GUANGZHOU, China (ICIS)--The ongoing US-China trade war has brought both advantages and challenges to Chinese re-export converters, participants said on the sidelines of this year’s Chinaplas.
Chinese re-export converters purchase imported resins and then export the finished product after processing the resins. Through government incentive programs, these converters are able to reclaim customs duties and other taxes incurred after exporting the finished product.
“We have been receiving offers for US polyethylene (PE) at very attractive levels in recent months, which has caused us to purchase more of our raw materials from the US rather than our normal Middle Eastern suppliers,” a Chinese re-export converter said.
Following the introduction of additional tariffs of 25% on US imports of high density polyethylene (HDPE) and linear low density polyethylene (LLDPE), US sellers have found themselves cut off from most sections of the Chinese market and only able to successfully conclude deals in large volumes with re-export converters.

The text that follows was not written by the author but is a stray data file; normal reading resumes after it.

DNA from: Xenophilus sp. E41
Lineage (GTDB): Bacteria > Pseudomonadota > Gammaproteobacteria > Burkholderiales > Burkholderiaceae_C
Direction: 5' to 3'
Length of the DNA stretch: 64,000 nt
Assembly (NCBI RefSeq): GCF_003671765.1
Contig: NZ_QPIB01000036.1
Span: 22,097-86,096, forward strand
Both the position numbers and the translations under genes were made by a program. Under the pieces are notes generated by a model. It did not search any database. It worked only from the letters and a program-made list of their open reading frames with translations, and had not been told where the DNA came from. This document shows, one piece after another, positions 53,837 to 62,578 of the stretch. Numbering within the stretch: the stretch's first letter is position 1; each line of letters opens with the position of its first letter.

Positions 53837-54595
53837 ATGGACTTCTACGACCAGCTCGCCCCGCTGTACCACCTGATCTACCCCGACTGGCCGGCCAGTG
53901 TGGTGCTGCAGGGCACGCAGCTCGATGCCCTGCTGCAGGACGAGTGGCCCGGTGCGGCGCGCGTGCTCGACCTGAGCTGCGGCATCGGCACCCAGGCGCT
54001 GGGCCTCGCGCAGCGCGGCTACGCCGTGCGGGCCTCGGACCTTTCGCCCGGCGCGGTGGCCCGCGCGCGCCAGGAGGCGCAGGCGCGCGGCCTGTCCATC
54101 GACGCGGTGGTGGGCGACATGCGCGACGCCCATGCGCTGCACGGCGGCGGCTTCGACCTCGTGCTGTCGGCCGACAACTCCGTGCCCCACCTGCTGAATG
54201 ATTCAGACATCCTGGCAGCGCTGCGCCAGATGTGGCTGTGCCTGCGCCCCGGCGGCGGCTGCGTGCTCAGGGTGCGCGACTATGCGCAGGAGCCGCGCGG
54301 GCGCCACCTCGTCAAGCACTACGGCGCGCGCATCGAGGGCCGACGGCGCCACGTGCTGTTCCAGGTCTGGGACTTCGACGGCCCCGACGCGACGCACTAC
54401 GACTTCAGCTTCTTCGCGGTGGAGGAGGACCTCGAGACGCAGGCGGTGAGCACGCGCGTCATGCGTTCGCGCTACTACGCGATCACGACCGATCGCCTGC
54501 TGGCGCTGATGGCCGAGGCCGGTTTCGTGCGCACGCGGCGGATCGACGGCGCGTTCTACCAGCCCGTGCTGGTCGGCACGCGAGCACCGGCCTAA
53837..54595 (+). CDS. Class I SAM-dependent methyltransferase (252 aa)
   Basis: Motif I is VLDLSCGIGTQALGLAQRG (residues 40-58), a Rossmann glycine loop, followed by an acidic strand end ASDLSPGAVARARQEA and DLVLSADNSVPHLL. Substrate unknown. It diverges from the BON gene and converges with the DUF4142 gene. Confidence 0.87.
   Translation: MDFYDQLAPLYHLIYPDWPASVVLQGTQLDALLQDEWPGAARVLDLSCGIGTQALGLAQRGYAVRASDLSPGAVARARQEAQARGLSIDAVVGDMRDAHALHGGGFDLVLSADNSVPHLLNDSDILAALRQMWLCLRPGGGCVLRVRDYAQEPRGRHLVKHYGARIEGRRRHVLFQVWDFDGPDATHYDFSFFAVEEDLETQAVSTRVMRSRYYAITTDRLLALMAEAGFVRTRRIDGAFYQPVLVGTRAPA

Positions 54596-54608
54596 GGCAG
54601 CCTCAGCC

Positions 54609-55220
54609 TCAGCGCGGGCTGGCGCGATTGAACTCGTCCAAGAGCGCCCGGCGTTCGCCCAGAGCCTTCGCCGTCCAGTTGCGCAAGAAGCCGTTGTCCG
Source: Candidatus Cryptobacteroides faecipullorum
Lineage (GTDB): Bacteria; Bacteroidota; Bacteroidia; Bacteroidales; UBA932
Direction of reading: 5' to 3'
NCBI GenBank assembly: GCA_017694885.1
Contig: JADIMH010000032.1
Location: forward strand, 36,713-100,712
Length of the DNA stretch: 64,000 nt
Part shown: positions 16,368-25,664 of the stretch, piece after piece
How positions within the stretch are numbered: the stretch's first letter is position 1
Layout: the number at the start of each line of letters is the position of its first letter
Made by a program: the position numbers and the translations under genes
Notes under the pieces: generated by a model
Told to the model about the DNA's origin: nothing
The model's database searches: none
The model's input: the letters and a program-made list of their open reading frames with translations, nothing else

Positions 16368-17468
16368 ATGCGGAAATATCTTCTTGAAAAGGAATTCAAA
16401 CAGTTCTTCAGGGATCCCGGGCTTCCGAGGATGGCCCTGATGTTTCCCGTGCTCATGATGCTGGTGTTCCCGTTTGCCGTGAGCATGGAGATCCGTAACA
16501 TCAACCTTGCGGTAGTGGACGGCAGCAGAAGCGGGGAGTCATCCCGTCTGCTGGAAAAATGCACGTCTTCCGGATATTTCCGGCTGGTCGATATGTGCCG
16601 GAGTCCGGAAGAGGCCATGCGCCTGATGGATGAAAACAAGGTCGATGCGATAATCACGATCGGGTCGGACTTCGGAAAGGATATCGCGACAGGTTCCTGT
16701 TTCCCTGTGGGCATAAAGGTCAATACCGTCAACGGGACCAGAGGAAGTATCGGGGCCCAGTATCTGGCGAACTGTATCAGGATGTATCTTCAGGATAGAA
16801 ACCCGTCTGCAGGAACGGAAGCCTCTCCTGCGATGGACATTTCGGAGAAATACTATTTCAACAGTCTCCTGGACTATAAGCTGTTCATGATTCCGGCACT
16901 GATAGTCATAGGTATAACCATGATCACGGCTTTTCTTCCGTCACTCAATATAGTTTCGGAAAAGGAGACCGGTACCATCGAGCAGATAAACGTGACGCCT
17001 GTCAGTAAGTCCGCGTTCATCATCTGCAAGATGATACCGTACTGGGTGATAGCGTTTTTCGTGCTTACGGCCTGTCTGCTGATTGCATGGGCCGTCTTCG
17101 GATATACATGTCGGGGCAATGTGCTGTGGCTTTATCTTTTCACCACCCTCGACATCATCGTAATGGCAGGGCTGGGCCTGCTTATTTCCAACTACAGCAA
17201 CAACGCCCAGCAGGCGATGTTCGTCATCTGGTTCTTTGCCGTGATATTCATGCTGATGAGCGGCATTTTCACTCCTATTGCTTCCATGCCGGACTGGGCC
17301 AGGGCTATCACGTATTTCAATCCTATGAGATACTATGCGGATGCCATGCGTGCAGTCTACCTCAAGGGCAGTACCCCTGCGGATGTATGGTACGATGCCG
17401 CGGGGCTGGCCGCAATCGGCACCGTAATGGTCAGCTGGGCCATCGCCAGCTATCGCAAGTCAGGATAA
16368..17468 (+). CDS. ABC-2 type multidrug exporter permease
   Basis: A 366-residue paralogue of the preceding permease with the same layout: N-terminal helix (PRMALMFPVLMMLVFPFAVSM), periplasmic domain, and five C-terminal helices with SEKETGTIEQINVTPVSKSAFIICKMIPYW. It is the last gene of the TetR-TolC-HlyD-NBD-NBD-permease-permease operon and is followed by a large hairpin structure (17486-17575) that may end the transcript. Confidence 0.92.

The US is in the middle of a significant boom in PE capacity and the loss of easy access to the Chinese market has raised questions as to where US sellers will be able to place their additional volumes.
While the trade war is giving re-export converters access to attractively-priced US cargoes, the trade war has also cut these converters off from the lucrative US market for finished plastic goods.
“When the additional tariffs on Chinese product were at 10%, we were able to cover this additional cost by paying 5% of the tariff ourselves while our customers paid the additional 5%. With tariffs now up to 25%, this arrangement is no longer workable and we are looking for alternative destinations for our finished products,” a re-export converter stated.
PE is the most widely used plastic in the world, primarily found in packaging including plastic bags, plastic films and geomembranes.
Chinaplas runs from 21-24 May in Guangzhou, China.